The principle that jumps out of the Japanese-Canadian experience is that cultural systems are living, changing things. They adapt to circumstances.



And Islamic culture can also change as Muslim newcomers feel out their place in Canada. The threats that “multiculturalism-is-dead” people see in Muslim immigration may be imaginary.



But maybe we can’t take that adaptive change on faith. Maybe we should launch a deep inquiry into immigration policy, starting now.



gemort@pacificcoast.net (external - login to view)



—G.E. Mortimore is a Langford-based writer. Think About It runs every second week in the Gazette.
 
petros
+3
#2
A disgusting part of Canadian history....

 
mentalfloss
+1
#3
Now they have Internet camps.
 
petros
+1
#4


Tony Clement's son at camp.
 
mentalfloss
#5
 
dumpthemonarchy
+1
#6
Not a good part of Canadian history, and we don't want it repeated, but the 20th century was a harsh time. There is no need for Canada to constantly apologise.
 
taxslave
#7
You may call them internment camps. However when you forcibly remove someone from their home, move them several hundred miles and have armed guards keep them in, steal their assets and sell them there is not a lot of difference. Did I mention that many of these were second and third generation Canadians ?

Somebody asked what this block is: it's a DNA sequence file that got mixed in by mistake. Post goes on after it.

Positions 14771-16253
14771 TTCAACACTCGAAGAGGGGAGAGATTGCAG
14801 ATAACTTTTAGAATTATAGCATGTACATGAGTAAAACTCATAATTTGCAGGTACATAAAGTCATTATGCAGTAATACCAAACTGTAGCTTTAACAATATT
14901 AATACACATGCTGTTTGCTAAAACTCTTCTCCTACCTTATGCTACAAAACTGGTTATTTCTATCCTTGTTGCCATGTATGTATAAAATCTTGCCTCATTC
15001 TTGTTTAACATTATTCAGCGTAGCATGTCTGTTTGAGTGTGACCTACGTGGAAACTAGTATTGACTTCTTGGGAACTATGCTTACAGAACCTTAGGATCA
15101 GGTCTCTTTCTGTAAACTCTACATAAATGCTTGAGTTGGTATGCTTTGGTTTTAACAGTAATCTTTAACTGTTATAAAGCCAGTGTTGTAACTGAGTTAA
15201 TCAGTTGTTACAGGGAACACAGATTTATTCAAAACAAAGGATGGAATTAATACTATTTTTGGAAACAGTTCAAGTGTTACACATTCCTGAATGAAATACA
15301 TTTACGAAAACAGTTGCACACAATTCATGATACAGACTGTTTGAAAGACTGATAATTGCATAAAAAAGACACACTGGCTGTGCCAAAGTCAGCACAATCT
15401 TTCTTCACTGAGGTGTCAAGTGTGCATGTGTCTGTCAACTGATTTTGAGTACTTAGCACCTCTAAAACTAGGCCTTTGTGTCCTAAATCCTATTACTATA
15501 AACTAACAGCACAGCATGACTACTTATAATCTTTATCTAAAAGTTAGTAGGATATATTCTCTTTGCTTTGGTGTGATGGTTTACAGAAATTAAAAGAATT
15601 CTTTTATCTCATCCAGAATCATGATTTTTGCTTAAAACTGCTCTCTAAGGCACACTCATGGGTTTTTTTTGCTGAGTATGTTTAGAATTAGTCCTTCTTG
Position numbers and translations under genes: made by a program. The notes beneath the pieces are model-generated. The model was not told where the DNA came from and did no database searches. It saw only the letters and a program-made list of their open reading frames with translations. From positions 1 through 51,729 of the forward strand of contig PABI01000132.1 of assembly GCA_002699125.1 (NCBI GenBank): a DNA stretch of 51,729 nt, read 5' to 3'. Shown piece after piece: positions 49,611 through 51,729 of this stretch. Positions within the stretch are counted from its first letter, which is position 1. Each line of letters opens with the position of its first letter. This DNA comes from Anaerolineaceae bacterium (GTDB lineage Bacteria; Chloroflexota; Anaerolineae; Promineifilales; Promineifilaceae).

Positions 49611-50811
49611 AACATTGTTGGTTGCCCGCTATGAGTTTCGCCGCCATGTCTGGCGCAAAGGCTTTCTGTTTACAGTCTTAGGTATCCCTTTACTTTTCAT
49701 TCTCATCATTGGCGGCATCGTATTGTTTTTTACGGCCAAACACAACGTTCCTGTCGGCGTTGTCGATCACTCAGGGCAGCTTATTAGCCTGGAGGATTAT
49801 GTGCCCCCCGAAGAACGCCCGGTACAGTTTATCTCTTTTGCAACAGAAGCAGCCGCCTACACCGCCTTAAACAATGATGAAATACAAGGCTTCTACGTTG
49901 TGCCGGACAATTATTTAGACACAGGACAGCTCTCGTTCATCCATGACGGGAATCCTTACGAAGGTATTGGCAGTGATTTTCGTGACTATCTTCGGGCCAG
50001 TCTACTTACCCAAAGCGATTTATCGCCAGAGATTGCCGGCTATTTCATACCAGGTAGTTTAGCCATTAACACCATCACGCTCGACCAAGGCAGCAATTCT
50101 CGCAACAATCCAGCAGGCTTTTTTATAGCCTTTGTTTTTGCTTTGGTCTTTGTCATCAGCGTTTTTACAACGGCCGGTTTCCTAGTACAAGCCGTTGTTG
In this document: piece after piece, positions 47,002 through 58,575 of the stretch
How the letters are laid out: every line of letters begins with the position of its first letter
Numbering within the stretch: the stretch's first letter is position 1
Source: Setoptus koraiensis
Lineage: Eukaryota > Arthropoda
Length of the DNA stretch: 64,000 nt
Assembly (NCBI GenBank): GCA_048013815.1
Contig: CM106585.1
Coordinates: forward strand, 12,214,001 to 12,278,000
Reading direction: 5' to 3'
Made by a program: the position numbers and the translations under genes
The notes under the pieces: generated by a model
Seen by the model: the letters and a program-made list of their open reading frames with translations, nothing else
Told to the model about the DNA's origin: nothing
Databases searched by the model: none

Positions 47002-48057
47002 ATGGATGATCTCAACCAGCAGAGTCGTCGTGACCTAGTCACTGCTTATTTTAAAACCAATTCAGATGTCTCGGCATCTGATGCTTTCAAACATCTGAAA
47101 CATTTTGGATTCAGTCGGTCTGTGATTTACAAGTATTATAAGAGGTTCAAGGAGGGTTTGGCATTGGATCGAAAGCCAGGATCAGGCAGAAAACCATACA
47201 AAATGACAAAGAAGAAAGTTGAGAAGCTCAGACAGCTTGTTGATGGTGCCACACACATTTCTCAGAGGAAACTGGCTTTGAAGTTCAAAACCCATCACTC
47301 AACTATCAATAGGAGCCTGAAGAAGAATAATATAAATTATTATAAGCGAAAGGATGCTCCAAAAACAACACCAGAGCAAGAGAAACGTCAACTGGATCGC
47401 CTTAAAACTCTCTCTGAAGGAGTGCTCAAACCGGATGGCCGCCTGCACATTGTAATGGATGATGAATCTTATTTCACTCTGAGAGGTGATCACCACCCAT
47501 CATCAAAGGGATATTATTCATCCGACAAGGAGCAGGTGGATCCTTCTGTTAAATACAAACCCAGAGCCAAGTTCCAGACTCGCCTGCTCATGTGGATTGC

dumpthemonarchy
#8
If you read William V Shannon's book, Irish in America, on the first pages it states a fifth generation Irishman was not considered Irish by mainstream America. And this is a white man.

The Japanese didn't get due process of law, nor proper restitution, but they were not killed like Jews were. There were no ovens for Japanese in Canada in the internment camps. They were interned, imprisoned, not gassed. Big big difference
 
The Old Medic
+4
#9  Top Rated Post
Wrong, wrong, wrong.

The very term "Concentration Camps" and the concept, was invented by the British during the Boer War in South Africa. The Brit's rounded up whole populations of Boer women, children and men, and forced them into Concentration Camps (so called because they concentrated the people into a tiny area). Tens of thousands of those people died of disease, starvation, etc.